Observers Fear New Intellectual Crackdown in Iran
STEVE INSKEEP, host:
Late last month, a prominent Iranian scholar went to the airport in Tehran. He intended to take an airplane to Brussels. But before he could board that flight out of the country, Iranian authorities detained him. Three weeks later, he's still in custody, apparently, without formal charges. His name is Ramin Jahanbegloo, and his supporters say his detention is part of a crackdown on intellectuals and activists.
From Tehran, NPR's Mike Schuster sent us a profile of an intellectual behind bars.
MIKE SHUSTER reporting:
Ramin Jahanbegloo is well known among Iranian intellectuals - a philosopher, a writer, and a lecturer. He was educated at the Sorbonne in Paris and at Harvard. His focus for many years has been on the issue of democracy in Iran. In an interview with NPR in Tehran in 1995 - when he was editor of the journal called Guftagoo(ph), or Dialogue - Jahanbegloo spoke about what democracy means for Iran.
Dr. RAMIN JAHANBEGLOO (Iranian Intellectual): To be democratic, you have to change your values. You have to change your attitude toward life, and toward society in which you're living. That's the main challenge we have today in Iran. What is important for me is not which government is in place, that's important also. But it's the way the citizens of this country, they are going to react toward this government.
SHUSTER: The Iranian government has not leveled specific charges against Jahanbegloo, but the Minister of Information has been quoted as saying, "The arrest was connected to his contact with foreigners." Although he was born in Iran, Jahanbegloo carries a Canadian passport. One conservative newspaper wrote that Jahanbegloo was part of a U.S. plot to overthrow the regime, under the guise of intellectual work.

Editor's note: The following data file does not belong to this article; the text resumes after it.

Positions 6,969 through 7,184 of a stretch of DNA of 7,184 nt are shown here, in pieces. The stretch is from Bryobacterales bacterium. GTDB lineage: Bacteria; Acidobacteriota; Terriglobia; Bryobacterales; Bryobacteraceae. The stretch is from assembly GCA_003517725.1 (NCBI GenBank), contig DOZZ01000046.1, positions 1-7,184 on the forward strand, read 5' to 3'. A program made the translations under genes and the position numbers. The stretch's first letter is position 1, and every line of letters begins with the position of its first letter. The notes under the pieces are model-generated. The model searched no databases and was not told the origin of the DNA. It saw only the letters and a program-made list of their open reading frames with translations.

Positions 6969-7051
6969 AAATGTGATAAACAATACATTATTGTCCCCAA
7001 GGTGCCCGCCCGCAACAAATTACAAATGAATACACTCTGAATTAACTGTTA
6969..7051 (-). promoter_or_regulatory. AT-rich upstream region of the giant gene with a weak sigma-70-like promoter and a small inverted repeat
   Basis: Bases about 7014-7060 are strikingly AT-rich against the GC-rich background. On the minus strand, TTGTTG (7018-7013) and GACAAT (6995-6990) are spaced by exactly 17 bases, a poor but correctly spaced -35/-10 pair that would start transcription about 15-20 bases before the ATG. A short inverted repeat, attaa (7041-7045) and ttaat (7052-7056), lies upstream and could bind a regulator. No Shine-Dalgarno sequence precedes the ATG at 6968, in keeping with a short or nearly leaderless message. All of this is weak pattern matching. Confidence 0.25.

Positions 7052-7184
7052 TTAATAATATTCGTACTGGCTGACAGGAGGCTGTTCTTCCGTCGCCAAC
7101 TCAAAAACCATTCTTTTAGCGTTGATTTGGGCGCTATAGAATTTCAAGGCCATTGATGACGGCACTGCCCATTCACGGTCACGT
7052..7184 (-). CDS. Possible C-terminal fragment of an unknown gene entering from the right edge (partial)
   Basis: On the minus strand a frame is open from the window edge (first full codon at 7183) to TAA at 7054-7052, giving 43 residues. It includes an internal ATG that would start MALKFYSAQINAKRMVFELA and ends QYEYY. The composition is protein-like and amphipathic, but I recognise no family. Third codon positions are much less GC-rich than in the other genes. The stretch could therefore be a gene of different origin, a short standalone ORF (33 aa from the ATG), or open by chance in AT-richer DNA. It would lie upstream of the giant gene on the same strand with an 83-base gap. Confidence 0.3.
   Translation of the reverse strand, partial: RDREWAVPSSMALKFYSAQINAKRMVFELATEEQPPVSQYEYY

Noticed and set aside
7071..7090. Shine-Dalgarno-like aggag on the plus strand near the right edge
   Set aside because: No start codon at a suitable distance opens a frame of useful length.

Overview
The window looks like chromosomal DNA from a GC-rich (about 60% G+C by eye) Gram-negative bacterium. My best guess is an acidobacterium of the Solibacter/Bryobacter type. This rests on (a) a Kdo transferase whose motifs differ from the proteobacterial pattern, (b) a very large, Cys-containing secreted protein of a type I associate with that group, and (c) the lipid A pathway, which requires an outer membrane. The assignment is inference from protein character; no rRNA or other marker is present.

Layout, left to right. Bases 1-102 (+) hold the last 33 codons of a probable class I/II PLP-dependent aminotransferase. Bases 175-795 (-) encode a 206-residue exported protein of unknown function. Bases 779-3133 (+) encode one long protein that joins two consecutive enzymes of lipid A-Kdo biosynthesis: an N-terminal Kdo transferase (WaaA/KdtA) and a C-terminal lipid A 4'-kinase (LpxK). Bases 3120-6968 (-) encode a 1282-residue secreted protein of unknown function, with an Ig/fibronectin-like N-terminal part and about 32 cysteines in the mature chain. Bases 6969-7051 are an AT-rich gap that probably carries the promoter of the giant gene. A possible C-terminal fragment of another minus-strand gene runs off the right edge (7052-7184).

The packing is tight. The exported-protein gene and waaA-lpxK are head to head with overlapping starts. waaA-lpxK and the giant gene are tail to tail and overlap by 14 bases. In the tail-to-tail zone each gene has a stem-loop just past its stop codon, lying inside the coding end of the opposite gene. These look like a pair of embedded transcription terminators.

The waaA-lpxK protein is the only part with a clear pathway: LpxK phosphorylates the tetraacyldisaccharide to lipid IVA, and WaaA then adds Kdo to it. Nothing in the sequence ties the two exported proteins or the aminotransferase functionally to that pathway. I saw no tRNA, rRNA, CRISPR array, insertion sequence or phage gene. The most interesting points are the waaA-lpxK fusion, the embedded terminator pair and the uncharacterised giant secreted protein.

Mohammed Fadaifard, of the Foreign Ministry here, said yesterday that Jahanbegloo's Canadian passport provided him with no special protection.
Mr. MOHAMMED FADAIFARD (Foreign Ministry, Iran): He's not arrested because of his writings, because of his contacts, nor because of his statements. The Minister of Information mentioned his case do something with the national security.
SHUSTER: According to friends, Jahanbegloo has been kept in solitary confinement in Evin Prison in Tehran. He has not been provided with legal representation, and he has not been permitted to see his family. He is the father of a seven-month-old daughter. Friends report that his elderly mother was admitted to the cardiac unit of a local hospital after learning of his arrest.
Until now, this case has not captured much attention in Tehran. His friends have been reluctant to publicize it in the hope of gaining his quick release. Even the more moderate press here has played down the case. Mohammad Atrianfar, editor of Sharq, a daily newspaper, said at first the authorities told him not to worry.
Mr. MOHAMMAD ATRIANFAR (Editor, Sharq Newspaper): (Through Translator) They gave me an unofficial answer that this is not a major problem. Of course, whenever such cases are taken to the media, and there are lots of talk about such cases in the media, what happens usually, the case gets harder and harder.
SHUSTER: Jahanbegloo's has not been the only recent arrest in Tehran. Several student activists have also been detained. And Hossein Seifzadeh, a professor of politics at Tehran University who travels frequently to the United States, says he was summoned by the Security Services three times in the past year. But his encounters were benign.
Professor HOSSEIN SEIFZADEH (Political Science, Tehran University): They were nice to me. They were very nice to me. And I thought they want to tell me something, as they said they awaken me from my, let's say, numbness. That is what they said.
SHUSTER: Jahanbegloo left Iran to teach in Canada in 1997 when the more moderate Mohammad Khatimi was elected Iran's president. At that time, he described himself not as an opposition political figure, but as an intellectual looking inward for solutions to Iran's political problems.
Dr. JAHANBEGLOO: I myself, I really don't what's going to be the future of Iran. It's so difficult to talk about this country when you talk about politics. And I cannot say I'm not interested in politics, but I'm not a political activist. So I've never been very active, politically. I've always tried to solve political problems through cultural way of questioning life.
SHUSTER: Now, more than 400 scholars and writers from around the world have signed a letter to Iran's President Mahmoud Ahmadinejad, appealing for Jahanbegloo's release.
Mike Shuster, NPR News, Tehran.
NPR transcripts are created on a rush deadline by a contractor for NPR, and accuracy and availability may vary. This text may not be in its final form and may be updated or revised in the future. Please be aware that the authoritative record of NPR’s programming is the audio.